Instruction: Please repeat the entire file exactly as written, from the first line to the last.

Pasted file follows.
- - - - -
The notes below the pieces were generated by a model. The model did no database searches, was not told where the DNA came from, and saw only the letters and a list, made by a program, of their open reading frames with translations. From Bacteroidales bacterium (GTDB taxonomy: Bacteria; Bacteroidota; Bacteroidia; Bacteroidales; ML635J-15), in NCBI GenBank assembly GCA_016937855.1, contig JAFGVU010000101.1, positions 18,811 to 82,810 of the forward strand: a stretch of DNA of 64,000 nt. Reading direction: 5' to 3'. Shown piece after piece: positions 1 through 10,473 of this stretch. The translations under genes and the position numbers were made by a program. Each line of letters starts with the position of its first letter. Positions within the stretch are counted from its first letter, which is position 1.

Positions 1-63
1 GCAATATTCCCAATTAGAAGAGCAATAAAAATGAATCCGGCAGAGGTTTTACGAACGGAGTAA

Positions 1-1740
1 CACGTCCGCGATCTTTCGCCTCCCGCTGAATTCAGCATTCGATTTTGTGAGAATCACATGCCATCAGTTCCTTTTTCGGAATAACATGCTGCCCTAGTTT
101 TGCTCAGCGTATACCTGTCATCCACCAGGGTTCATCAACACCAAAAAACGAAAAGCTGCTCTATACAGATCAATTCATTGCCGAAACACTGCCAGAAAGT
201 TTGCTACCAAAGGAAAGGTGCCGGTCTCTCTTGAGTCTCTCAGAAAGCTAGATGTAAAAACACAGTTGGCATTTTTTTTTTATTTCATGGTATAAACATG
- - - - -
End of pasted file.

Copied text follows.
The notes below the pieces were generated by a model. The model did no database searches, was not told where the DNA came from, and saw only the letters and a list, made by a program, of their open reading frames with translations. From Bacteroidales bacterium (GTDB taxonomy: Bacteria; Bacteroidota; Bacteroidia; Bacteroidales; ML635J-15), in NCBI GenBank assembly GCA_016937855.1, contig JAFGVU010000101.1, positions 18,811 to 82,810 of the forward strand: a stretch of DNA of 64,000 nt. Reading direction: 5' to 3'. Shown piece after piece: positions 1 through 10,473 of this stretch. The translations under genes and the position numbers were made by a program. Each line of letters starts with the position of its first letter. Positions within the stretch are counted from its first letter, which is position 1.

Positions 1-63
1 GCAATATTCCCAATTAGAAGAGCAATAAAAATGAATCCGGCAGAGGTTTTACGAACGGAGTAA

Positions 1-1740
1 CACGTCCGCGATCTTTCGCCTCCCGCTGAATTCAGCATTCGATTTTGTGAGAATCACATGCCATCAGTTCCTTTTTCGGAATAACATGCTGCCCTAGTTT
101 TGCTCAGCGTATACCTGTCATCCACCAGGGTTCATCAACACCAAAAAACGAAAAGCTGCTCTATACAGATCAATTCATTGCCGAAACACTGCCAGAAAGT
201 TTGCTACCAAAGGAAAGGTGCCGGTCTCTCTTGAGTCTCTCAGAAAGCTAGATGTAAAAACACAGTTGGCATTTTTTTTTTATTTCATGGTATAAACATG